Medicinal Plant Knowledge, Botánicas and Health

The colorful interior of a typical botanica shop with candles, statuettes,
herbs and herbal products, stones and a plethora of various spiritual and
religious items.
Photo courtesy of Tarot by Jacqueline
by douglas reeser on May 30, 2012
A new study by ethnobotanists Ina Vandebroek and Michael Balick was just published in the journal PLoS ONE (and it's open access!). The article reports on a study conducted in New York City that measured medicinal plant knowledge among first generation immigrants from the Dominican Republic. The authors begin by explaining that the study participants noted a difference between food plants used as medicines and nonfood plant medicines. Food plants used as medicines made up 39% of the reported plants used by immigrants in NYC and knowledge of such plants was reported at a higher average per person than were nonfood medicinal plants.  

Among numerous findings, what is perhaps most significant about this study is that it shows that knowledge of medicinal food plants does not appear to be negatively affected by migration in either rural or urban migrating populations, and is actually reported at higher rates in NYC. In other words, people who migrated to NYC actually learned of more medicinal food plants once they were settled in their new home. The authors explain: 
“Our study demonstrated that cultural knowledge about medicinal plants in the context of a highly urbanized, transnational community in a globalized setting is kept alive and actively transformed by the geographic dynamics of that community.” 
This finding goes against most reports that traditional knowledge is typically lost or diminished among migrant populations. It has been argued that the new environments in which migrants find themselves make it difficult to transition their traditional knowledge, while the stress of migration makes it difficult to add to that prior knowledge base. This study shows otherwise. 

I found it particularly interesting when the authors attribute the increase in knowledge of food medicines to the use of botánicas among Latino populations in NYC. Botánicas are herbal/spiritual shops that are in many cities across the U.S., and are usually found in Latino neighborhoods. My research with botánicas in Tampa, FL showed that most shops offer consultations to customers. While, for legal reasons, the consultations are not advertised as medical, they do offer insight into a variety of health issues from the perspective of numerous medico-spiritual traditions actively practiced throughout Latin America and the Caribbean. My study (to be published in the open access journal vis-à-vis in September) posited that botánicas play a vital role in the overall health of its customers and may satisfy spiritual and psychological aspects of health and healing that are neglected by biomedical facilities.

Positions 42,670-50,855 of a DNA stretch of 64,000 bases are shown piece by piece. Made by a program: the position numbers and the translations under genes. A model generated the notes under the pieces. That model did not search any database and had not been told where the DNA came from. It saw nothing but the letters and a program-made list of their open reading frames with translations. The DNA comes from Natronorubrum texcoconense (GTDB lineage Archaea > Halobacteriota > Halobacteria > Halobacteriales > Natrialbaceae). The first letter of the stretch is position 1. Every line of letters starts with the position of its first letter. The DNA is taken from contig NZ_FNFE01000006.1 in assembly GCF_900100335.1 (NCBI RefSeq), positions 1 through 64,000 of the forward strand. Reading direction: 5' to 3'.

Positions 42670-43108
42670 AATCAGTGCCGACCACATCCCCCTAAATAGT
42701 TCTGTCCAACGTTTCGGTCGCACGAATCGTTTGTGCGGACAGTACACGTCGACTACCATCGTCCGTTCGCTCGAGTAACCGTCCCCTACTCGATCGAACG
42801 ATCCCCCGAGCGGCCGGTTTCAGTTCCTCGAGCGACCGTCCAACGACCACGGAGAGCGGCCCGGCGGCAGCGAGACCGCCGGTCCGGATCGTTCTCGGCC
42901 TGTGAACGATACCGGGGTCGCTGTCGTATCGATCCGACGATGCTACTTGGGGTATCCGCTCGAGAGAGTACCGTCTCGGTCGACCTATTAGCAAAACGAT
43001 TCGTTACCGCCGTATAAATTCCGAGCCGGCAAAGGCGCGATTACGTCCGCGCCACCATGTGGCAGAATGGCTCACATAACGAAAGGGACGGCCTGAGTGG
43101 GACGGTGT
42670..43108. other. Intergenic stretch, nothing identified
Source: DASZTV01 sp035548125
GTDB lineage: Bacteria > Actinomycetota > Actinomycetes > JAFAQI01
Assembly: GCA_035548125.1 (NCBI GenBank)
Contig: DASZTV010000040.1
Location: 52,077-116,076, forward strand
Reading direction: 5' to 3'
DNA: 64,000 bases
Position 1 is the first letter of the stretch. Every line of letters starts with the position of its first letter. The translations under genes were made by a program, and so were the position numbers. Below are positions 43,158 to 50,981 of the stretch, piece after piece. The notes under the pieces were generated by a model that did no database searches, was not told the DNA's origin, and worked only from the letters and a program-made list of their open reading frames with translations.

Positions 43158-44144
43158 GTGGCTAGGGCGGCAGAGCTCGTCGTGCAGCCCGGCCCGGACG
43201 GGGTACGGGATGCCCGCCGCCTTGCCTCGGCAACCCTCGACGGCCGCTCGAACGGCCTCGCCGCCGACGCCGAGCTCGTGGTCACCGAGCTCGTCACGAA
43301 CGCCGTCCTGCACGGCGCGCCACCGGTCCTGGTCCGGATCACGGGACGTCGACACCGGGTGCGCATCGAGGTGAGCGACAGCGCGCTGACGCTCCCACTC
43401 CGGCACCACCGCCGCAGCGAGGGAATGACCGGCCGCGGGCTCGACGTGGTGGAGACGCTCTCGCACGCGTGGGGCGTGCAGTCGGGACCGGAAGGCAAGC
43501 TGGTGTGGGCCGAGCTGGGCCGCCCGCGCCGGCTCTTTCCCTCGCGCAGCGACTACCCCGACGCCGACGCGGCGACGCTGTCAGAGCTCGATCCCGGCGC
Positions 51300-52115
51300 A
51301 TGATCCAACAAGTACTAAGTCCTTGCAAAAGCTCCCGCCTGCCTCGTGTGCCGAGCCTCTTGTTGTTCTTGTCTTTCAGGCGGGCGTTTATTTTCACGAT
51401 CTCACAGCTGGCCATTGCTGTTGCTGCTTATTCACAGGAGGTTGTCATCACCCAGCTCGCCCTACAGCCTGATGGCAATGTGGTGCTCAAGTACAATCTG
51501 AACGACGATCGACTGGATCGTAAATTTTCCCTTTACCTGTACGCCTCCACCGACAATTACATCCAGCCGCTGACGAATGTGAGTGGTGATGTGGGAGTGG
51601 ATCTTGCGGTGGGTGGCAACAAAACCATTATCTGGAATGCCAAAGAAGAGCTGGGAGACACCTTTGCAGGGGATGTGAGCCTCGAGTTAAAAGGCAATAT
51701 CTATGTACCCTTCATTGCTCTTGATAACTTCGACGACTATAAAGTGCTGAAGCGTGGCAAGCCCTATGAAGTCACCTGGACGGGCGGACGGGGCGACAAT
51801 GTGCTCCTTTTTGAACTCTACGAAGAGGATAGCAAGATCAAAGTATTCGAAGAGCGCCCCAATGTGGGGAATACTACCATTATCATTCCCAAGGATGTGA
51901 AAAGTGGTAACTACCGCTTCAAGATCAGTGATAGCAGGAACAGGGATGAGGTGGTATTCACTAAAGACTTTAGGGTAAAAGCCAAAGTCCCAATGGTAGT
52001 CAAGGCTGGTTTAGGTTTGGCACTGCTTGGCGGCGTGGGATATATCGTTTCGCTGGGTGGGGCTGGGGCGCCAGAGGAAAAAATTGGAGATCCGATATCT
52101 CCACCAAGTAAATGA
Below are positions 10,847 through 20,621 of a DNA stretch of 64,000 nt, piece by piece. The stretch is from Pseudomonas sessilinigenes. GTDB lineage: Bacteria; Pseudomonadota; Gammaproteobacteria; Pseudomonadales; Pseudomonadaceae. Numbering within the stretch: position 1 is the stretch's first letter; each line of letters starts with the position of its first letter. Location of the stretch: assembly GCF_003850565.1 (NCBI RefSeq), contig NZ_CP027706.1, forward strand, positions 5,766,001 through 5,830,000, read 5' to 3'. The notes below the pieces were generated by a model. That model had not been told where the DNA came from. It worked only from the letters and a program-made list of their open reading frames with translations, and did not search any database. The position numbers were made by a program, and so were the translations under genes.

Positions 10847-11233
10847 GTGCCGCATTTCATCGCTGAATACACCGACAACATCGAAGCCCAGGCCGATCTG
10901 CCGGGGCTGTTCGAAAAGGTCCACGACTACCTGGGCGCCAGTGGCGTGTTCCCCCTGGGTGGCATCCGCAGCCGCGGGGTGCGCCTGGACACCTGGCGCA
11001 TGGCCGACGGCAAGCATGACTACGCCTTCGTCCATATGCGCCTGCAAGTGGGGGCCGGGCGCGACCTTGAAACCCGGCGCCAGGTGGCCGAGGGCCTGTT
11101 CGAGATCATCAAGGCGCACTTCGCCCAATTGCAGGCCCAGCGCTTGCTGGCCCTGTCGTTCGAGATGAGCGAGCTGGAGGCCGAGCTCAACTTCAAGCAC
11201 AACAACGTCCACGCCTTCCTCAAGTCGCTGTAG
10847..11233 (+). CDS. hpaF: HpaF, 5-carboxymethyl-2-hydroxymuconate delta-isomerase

Other studies on botánicas have shown that they also offer important social space to customers who are often immigrants or children of immigrants. Some shops have become places where people gather to share remedies, stories, and other spiritual- and health-related information. The shops have become a safe space in which to discuss health and illness from a perspective that rests outside of the biomedical paradigm. This new study by Vandebroek and Balick reinforces this finding, and shows that people are not only using the botánica as a social space, they are learning there, and in turn expanding their knowledge base, and perhaps improving their health and that of their friends and families. 

Views from the ANThill: Living with the Spirits - Ghost Stories of Southern Belize

A lone fisherman in a dugout canoe paddles offshore in southern Belize. The waters are calm, so the spirits
of the sea are as well. But if the winds kick up, beware! Photo courtesy of douglas reeser.
by douglas reeser on May 23, 2012

Oh, there’s lat’a ghost down deh.”

“A lot of what?” I asked, wanting to be sure I understood the statement in Kriol.

“Ghosts – I ‘fraid fo go down deh.”

Thus went my conversation with Dhir, a young East Indian boy I had met earlier that evening. I had traveled over six hours that day, for a meeting in a town in the north-central part of Belize. My meeting ended in the late afternoon, and I hadn’t been to this town in about five years, so I decided to stay the night. I found a room in an old wooden converted house still run by the original family. After freshening up, I decided to take a walk around town, take some pictures and find something to eat. During my walk, a young boy approached with the ubiquitous bucket.